Following quickly on the heels of a dewy-eyed and sentimental blog about a decade riding the Cheltenham roller-coaster, it’s time for a hard-nosed analysis of my festival ante-post folio.
This season has been a bugger to get to grips with. Desperate weather conditions have punched a hole the size of a cow in the mid-season fixture list. No wonder stuff (apols) of such vitriol has been written about the protection policies of some of our leading tracks. Too many high profile fixtures have been lost needlessly to the elements. Kirkland Tellwright, clerk at Haydock, was on the receiving end of some incandescent rage after his shambolic performance last weekend. His failure to deploy frost covers – which are now proven to work (c.f. Cheltenham’s meeting on Saturday) - was widely interpreted as complacency and incompetence or, worse, a lack of commitment to meetings that are more profitable for the insurance payout upon cancellation.
So there is hardly a dense network of informative, cross-tabulated form lines from which my festival ante-posts have flowed. Indeed - yes, another rant - it’s not just the weather that results in a paucity of evidence. Many trainers are now sending their main festival hopes to Prestbury Park in March with very few runs under their belts. Training facilities these days are so good that trainers often don’t need to get their best horses match-fit slogging around Chepstow and Ludlow. This applies in particular to the novice chase division, but can also be seen in thin fields for Class 1 chases and hurdles. The irony is that the Haydock card the other Saturday had pitifully shallow fields (outside the handicaps) supporting two or three bright stars. The dominance of Cheltenham is suffocating decent cards in the middle of the season.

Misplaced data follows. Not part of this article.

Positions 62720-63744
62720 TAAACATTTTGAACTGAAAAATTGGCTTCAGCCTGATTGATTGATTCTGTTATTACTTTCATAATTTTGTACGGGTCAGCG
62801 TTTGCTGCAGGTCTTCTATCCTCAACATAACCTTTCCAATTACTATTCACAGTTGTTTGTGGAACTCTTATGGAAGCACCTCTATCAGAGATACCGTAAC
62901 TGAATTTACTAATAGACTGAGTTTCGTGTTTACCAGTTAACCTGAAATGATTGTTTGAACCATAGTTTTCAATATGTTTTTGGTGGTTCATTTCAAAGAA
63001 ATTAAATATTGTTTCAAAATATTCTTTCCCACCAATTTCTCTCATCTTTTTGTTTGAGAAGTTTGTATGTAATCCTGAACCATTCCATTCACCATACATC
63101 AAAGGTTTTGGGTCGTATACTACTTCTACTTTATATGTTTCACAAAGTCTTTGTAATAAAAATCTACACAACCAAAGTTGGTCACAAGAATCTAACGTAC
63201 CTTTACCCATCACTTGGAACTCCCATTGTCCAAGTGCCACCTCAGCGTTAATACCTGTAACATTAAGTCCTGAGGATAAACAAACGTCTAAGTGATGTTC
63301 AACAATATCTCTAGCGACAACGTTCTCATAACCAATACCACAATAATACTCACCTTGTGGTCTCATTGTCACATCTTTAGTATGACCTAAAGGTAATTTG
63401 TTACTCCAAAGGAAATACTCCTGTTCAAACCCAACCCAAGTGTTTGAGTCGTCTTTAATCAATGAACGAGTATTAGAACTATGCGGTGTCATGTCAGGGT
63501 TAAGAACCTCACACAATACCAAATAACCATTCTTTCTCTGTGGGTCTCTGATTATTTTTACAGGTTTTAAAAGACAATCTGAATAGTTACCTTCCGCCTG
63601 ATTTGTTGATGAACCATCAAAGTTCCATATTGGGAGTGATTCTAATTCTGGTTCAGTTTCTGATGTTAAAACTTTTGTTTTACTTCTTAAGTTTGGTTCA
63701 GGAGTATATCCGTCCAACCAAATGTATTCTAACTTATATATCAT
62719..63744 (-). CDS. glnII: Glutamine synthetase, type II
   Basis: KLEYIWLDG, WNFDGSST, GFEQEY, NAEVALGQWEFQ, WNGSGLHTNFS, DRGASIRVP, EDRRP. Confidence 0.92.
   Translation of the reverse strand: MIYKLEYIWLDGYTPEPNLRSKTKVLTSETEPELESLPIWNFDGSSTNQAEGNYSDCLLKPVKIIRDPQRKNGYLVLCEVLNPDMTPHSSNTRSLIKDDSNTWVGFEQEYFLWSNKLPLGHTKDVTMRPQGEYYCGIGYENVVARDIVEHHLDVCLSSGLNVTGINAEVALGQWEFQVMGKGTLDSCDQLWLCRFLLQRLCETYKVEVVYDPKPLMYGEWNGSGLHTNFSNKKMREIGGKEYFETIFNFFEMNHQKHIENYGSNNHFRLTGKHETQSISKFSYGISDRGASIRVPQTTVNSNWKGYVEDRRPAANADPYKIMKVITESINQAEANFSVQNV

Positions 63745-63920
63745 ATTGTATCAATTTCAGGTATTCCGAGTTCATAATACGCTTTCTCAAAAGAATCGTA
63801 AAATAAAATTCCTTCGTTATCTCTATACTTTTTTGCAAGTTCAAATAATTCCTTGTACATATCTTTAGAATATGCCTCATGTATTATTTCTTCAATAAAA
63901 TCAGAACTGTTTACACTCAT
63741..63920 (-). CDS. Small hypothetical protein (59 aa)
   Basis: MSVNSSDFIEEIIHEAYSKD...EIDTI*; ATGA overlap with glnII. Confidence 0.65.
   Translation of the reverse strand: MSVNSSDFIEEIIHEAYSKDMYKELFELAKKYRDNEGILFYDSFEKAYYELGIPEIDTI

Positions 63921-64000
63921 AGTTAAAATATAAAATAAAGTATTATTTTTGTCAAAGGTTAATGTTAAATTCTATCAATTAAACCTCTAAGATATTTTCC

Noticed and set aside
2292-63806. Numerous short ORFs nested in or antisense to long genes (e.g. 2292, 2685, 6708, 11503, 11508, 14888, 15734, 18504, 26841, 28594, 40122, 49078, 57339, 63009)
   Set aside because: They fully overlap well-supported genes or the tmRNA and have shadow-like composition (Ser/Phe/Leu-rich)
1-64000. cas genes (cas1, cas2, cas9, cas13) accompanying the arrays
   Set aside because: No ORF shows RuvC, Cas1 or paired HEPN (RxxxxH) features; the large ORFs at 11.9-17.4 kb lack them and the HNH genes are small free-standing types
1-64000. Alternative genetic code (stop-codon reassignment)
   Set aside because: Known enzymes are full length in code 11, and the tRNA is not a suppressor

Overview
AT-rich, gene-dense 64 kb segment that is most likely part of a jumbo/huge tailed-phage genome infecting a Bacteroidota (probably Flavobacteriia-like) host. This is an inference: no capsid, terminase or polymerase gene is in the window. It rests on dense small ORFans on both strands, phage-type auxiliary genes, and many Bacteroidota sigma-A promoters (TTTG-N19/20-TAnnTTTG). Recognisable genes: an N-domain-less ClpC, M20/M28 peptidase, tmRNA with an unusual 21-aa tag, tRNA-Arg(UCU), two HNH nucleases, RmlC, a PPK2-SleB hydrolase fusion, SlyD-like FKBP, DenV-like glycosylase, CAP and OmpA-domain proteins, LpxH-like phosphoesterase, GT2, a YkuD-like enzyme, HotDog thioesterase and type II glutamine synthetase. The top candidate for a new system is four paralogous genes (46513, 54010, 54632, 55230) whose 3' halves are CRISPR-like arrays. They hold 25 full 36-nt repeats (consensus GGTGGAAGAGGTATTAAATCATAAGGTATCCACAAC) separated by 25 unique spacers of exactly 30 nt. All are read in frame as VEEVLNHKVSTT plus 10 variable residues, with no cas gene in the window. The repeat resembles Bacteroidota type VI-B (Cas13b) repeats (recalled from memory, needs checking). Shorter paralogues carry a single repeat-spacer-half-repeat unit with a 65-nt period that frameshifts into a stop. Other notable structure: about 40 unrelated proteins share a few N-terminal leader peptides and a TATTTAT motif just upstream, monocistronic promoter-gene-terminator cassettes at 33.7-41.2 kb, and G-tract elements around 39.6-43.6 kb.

Bring it on…
But I absolutely love Cheltenham. Yes, this is a contradiction. Its dominance is its very attraction. Just sometimes I crave a better balance. I don’t want to see the rest of the fixture list decimated.
This is a long-winded, bad-tempered excuse for putting together a festival ante-post roster that I don’t have shed-loads of confidence in.
This is how it shapes up as at 1st Feb 2011.
I’ve never won the festival opener. A stat that I’m keen to dump. With Cue Card, quite rightly dominating the market at a short price, I’ve been looking for some value. My two ante-posts in this race are currently still alive. Megastar at 25-1 each way from Gary Moore’s stable and Irish raider Hidden Universe at 16-1 from master trainer Dermot Weld.
I like Megastar. He’s a fantastic looking horse, a massive stamp of a beast. He needs a sound surface and to improve his jumping a smidgeon. But he’s travelled nicely in defeat at top level when giving weight away and in the mud. I’ve seen enough to think there’s more to come, given good ground, at the festival. 2 miles seems to be his trip.